What I’ve discovered now is that ywam in it’s spirit is simply abusive; and i’ll tell you that abuse should not be tolerated wherever it is. All these people defending ywam to invalidate peoples claims dont realise the arrogance and insensitivity (which is typical of ywam and i mean it in the nicest way possible) that is coming across to the people who have been hurt by ywam. the discussion here is not about other churches or organisations but is about ywam. if you want to talk about other churches or organisations then open a specific thread for it.
    arrogance is a huge spirit in ywam, which i must say is spiritual not directed at the person personally. a lot of that arrogance is naivety and rooted in fear and guilt. come on people the devil is the culprit here not you or me. people, including myself, are just expressing what was experienced by this specific organisation. and so if this organisation is abusing people then wake up if you’re truly a child of God; a christian. lets stamp this out and expose it and bring it into the light as the bible tells us to.
    if you want to be defensive or attack the hurting people who are posting their experiences of abuse then you my friend do not know Christ and have no love and sensitivity in you. For God’s sake people are hurting and are looking for healing not criticism or condemnation (which is also typical of ywam).
    maybe my tone in this is coming across condemning to you and if so then i am sorry; but if I am condemning to the behaviour of spiritual abuse then i make no apologies!!!
    for those looking for answers learn about the Jezebel spirit in 1 kings. the spirit behind Jezebel was a proud and arrogant spirit who controlled and manipulated everyone around her. this spirit is a highly abusive and lusts after power. also learn about cults in how they behave and their practices and methodologies, and how in their nature they are very deceptive, manipulative, and deceptive. also get godly counsel from various other institutions; churches/ministry, pastors, counsellors, etc who specialize in spiritual or cultic abuse.
    but if you know who you are in Christ then the devil is alrready under your feet and so no weapon formed against you shall prosper.
    there are certain people on this site who are defending ywam to the t and not giving any creedence to peoples claims and discrediting all the testimonies of people’s stories of abuse committed by ywam.
    the spirit behind ywam is very demonic and destructive in every base, not the people themselves. its all rooted in pride; spiritual pride which is the most damaging. i’ve been attacked over and over by ywamers which is not loving or christian. so I’d advise to stay away from ywam.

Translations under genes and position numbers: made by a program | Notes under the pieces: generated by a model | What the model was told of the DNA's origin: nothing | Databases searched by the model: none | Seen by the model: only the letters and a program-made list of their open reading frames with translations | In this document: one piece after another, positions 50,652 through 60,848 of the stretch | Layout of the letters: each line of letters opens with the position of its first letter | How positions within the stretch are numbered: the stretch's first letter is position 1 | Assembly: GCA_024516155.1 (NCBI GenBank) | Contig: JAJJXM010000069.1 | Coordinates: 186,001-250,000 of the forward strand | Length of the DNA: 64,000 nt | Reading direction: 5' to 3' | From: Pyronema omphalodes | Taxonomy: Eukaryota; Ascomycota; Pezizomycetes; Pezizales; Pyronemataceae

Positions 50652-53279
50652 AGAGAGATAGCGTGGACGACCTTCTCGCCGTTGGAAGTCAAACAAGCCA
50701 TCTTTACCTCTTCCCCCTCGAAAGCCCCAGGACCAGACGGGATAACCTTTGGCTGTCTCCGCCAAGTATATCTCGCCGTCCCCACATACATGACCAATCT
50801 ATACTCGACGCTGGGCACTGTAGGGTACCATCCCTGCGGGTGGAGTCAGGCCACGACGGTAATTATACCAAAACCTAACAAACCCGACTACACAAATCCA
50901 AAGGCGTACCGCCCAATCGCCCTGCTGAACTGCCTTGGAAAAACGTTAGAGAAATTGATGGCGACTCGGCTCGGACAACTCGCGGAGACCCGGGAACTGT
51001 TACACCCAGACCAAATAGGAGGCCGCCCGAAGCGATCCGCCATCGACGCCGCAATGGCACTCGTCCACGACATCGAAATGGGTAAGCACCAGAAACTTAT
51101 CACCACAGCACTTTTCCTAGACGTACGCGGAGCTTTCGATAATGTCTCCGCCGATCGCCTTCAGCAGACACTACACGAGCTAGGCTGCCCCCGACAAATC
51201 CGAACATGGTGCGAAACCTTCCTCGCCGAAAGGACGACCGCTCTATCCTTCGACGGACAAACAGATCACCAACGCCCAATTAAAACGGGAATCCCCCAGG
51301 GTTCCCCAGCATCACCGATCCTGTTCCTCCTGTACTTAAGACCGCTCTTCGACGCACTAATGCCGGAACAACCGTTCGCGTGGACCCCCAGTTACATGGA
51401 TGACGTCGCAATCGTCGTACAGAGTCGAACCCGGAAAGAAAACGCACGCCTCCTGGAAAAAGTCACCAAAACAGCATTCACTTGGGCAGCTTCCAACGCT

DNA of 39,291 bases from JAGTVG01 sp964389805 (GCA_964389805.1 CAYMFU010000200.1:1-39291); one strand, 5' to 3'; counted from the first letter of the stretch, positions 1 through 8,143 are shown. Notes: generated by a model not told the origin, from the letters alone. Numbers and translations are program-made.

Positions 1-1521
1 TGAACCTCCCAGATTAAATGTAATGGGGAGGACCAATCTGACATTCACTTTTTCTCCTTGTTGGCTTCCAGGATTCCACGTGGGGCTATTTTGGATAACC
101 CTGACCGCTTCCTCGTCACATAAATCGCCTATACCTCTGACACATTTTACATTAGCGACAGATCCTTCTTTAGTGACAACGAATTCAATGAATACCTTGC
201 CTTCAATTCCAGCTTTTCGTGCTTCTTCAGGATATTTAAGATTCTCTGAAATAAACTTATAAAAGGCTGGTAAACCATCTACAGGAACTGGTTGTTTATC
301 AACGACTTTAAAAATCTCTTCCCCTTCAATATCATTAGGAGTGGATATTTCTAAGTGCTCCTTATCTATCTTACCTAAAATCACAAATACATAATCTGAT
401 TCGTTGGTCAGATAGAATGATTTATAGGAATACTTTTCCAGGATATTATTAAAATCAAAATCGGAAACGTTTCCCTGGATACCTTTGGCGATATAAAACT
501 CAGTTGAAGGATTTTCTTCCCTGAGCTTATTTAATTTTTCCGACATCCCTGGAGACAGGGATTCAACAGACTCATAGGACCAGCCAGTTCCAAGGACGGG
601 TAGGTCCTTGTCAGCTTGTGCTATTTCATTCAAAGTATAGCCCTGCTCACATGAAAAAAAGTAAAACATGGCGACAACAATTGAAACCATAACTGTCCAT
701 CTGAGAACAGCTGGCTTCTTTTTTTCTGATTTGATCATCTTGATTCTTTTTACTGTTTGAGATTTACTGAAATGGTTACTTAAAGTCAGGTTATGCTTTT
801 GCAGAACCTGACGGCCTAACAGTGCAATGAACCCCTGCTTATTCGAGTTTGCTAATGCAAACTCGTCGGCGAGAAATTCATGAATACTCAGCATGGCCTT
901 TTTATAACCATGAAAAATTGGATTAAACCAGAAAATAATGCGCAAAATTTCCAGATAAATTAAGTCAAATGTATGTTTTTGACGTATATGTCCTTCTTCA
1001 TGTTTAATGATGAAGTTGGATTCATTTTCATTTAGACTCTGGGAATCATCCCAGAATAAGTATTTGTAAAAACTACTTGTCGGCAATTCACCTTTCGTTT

dont bother getting any sympathy from ywam as they do not care one bit because in their pride they feel personally attacked if you mention anything wrong about ywam and take offence.
    all i can say is that there is hope if you’re willing to know the truth and truly have a heart to follow God.
    Good luck and God bless!!!

  144. Loren said

    Bottom line is this. People need to take legal action against them, just like they did against the catholic church. I can’t see anything changing otherwise. It’s been this way for so long now. I think it would be more powerful if done as a group but individuals should do it also if that isn’t possible.

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  146. what's happening? said

    hey. can someone tell me the biblical basis of ‘everyone pays for themselves in order to serve’ and the financial situation of ywam? the whole, everyone pays for themselves, but i’m pretty sure someone somewhere does get paid. I was a student and then a staff for a total of more than 2 years so far, and i have not seen accountability with regards to finance. personally i, family and friends have invested a lot of money into this organisation and i personally know that are extras because i am a staff and outreach leader, and have NO CLUE what they do with the money. can someone explain the financial situation of ywam and the biblical basis for ‘everyone pays for themselves’? i personally find it stressful, inefficient and ineffective. i know SO many staff who have left because of money issues. this is wrong to me, not taking care and not providing for the labourers who are in the field. what do you think?